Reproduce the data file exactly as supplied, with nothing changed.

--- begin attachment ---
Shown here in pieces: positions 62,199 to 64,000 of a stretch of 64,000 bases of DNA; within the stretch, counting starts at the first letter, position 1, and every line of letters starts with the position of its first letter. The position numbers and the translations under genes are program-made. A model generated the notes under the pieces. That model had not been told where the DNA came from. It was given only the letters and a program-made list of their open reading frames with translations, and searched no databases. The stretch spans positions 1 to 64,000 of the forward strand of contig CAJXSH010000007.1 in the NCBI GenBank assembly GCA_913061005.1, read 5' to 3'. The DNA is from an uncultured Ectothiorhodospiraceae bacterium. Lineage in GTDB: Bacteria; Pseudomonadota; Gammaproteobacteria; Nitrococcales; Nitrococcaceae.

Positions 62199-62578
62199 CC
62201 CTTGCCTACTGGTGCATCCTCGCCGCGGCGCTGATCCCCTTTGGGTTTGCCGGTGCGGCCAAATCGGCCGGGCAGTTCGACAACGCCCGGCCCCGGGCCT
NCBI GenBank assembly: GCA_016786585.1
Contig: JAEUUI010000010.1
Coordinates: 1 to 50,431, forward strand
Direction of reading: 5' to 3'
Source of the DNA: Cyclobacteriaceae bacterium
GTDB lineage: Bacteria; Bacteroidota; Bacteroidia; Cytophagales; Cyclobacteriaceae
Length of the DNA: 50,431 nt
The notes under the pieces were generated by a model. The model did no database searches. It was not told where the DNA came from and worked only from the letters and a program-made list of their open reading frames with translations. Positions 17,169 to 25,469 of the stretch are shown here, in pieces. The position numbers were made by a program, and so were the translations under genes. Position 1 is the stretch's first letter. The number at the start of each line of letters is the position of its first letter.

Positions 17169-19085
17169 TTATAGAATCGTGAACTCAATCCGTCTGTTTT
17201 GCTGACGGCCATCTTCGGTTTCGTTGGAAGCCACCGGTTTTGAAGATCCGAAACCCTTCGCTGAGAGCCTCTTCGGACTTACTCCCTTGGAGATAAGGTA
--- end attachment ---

Shown here in pieces: positions 62,199 to 64,000 of a stretch of 64,000 bases of DNA; within the stretch, counting starts at the first letter, position 1, and every line of letters starts with the position of its first letter. The position numbers and the translations under genes are program-made. A model generated the notes under the pieces. That model had not been told where the DNA came from. It was given only the letters and a program-made list of their open reading frames with translations, and searched no databases. The stretch spans positions 1 to 64,000 of the forward strand of contig CAJXSH010000007.1 in the NCBI GenBank assembly GCA_913061005.1, read 5' to 3'. The DNA is from an uncultured Ectothiorhodospiraceae bacterium. Lineage in GTDB: Bacteria; Pseudomonadota; Gammaproteobacteria; Nitrococcales; Nitrococcaceae.

Positions 62199-62578
62199 CC
62201 CTTGCCTACTGGTGCATCCTCGCCGCGGCGCTGATCCCCTTTGGGTTTGCCGGTGCGGCCAAATCGGCCGGGCAGTTCGACAACGCCCGGCCCCGGGCCT
NCBI GenBank assembly: GCA_016786585.1
Contig: JAEUUI010000010.1
Coordinates: 1 to 50,431, forward strand
Direction of reading: 5' to 3'
Source of the DNA: Cyclobacteriaceae bacterium
GTDB lineage: Bacteria; Bacteroidota; Bacteroidia; Cytophagales; Cyclobacteriaceae
Length of the DNA: 50,431 nt
The notes under the pieces were generated by a model. The model did no database searches. It was not told where the DNA came from and worked only from the letters and a program-made list of their open reading frames with translations. Positions 17,169 to 25,469 of the stretch are shown here, in pieces. The position numbers were made by a program, and so were the translations under genes. Position 1 is the stretch's first letter. The number at the start of each line of letters is the position of its first letter.

Positions 17169-19085
17169 TTATAGAATCGTGAACTCAATCCGTCTGTTTT
17201 GCTGACGGCCATCTTCGGTTTCGTTGGAAGCCACCGGTTTTGAAGATCCGAAACCCTTCGCTGAGAGCCTCTTCGGACTTACTCCCTTGGAGATAAGGTA